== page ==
This issue of the Community Development Investment Review highlights a number of deliberate, innovative interdisciplinary efforts that seek to concurrently and holistically address community development and environmental issues. Many of them focus on cities and their surroundings. They are diverse in the combination of issues they touch and address including air quality, climate change, water access on the environmental side, and education, health, and affordable housing on the community development side, and they are diverse in their range of approaches and partnerships.
Following the aftermath of the Great Recession, national indicators are starting to show signs of improvement in the housing market. However, such indicators mask the realities of what’s happening on the ground in low- and moderate-income (LMI) communities that were disproportionately affected by the housing crisis.
Realizing that disconnected silo-based efforts cannot effectively address these interrelated conditions on their own, innovators within the community development field have increasingly experimented with a different approach that speaks to linked community challenges. In this emerging approach, professionals from different but related community development sectors work together in a multi-sector coalition toward a common goal with an aim to holistically improve conditions for a group of people, neighborhood, or region. This approach is referred to as cross-sector community development, collective action, systems-level change, or collective impact, among other names. This issue of Community Investments explores this emerging approach and lifts up early learnings from pioneers in the field. The articles discuss how to establish and grow collective action leadership organizations and working groups and build a strong but flexible initiative framework; consider how government can be an effective partner in collective action work; and convey the critical role of data and measurement in these initiatives. We also examine some early examples of collective action initiatives in practice.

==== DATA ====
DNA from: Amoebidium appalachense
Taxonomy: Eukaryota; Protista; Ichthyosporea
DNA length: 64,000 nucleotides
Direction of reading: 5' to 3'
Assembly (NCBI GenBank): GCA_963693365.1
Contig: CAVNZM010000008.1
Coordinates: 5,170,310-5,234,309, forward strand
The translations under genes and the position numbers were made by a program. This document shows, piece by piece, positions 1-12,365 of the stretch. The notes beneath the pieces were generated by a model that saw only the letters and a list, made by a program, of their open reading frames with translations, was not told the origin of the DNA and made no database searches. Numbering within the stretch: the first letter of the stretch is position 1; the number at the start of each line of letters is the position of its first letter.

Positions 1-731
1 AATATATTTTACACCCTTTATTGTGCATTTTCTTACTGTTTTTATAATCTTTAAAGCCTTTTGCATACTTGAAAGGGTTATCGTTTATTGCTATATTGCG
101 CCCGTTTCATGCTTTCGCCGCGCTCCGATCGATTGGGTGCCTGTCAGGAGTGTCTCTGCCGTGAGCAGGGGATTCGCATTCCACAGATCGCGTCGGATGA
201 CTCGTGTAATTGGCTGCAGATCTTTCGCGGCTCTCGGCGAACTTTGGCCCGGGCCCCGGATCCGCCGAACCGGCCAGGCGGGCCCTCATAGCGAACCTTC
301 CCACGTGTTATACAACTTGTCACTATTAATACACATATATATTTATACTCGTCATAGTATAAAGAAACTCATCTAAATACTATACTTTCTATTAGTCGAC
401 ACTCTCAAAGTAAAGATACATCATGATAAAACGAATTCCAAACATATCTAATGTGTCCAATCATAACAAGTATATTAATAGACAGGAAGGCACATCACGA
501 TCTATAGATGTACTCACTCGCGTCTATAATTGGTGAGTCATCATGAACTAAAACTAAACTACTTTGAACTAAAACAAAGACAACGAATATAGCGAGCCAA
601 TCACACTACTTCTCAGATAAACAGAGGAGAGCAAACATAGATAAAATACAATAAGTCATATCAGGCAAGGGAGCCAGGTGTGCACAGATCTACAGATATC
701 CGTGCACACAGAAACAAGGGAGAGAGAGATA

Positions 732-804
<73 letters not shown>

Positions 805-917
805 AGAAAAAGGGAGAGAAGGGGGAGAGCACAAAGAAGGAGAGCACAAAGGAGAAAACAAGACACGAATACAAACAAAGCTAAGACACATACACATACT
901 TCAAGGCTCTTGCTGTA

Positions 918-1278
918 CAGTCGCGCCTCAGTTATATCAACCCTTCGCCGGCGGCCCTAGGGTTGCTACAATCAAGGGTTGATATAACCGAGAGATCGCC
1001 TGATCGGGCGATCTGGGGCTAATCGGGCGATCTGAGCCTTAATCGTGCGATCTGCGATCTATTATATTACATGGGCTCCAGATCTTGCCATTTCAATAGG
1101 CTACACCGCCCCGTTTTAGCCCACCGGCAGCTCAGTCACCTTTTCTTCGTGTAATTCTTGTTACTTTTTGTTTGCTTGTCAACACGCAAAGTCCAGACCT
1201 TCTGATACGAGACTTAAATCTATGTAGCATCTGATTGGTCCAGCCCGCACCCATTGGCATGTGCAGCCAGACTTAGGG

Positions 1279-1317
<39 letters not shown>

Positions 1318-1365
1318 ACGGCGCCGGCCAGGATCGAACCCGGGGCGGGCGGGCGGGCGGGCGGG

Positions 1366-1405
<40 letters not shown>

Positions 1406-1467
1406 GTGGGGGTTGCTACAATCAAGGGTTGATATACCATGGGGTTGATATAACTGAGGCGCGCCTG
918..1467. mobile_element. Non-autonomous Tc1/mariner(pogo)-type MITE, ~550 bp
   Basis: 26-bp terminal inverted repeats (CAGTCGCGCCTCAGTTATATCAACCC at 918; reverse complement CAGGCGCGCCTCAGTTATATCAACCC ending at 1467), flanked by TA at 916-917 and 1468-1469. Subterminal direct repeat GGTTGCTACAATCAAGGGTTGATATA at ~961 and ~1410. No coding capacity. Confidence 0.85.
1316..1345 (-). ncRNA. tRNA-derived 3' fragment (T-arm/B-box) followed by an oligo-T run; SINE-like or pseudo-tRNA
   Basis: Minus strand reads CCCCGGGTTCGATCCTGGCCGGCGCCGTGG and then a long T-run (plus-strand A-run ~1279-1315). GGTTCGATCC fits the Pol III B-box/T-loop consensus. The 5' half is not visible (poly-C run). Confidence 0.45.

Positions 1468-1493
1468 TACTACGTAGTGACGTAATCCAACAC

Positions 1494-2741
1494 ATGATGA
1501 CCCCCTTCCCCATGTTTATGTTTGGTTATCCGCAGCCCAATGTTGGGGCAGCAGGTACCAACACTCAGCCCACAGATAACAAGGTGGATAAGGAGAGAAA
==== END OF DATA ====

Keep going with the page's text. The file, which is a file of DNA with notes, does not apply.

This issue of Vantage Point synthesizes the key themes that emerged in the 2013 community indicators survey based on the responses of 289 expert stakeholders from the 12th District.
This paper demonstrates that the greatest reduction in health care costs after placement in supportive housing is seen among chronically homeless adults and seniors who are frequent users of the health care system. Employing data from Mission Creek Apartments, a senior affordable housing project in San Francisco with 51 units reserved for homeless seniors, the researchers estimated savings to Medicaid and Medicare from avoiding placing these seniors in a skilled nursing facility of $9.2 million over 7 years. Their findings support the conclusion that permanent supportive housing can be a highly cost-effective placement option for homeless seniors exiting skilled nursing facilities, particularly as they approach the end of life, and points to the importance of this housing option for managed care organizations that are increasingly taking on the financial responsibility for the health care of this population.
This report provides an operational and financial overview of the community health center industry for the years 2008 – 2011. Prepared with the goal of increasing the information available to lenders and investors on community health centers nationwide, this document is the second of a series of studies supported by Citi Foundation, which will further illuminate the financial and operational trends of this group of organizations.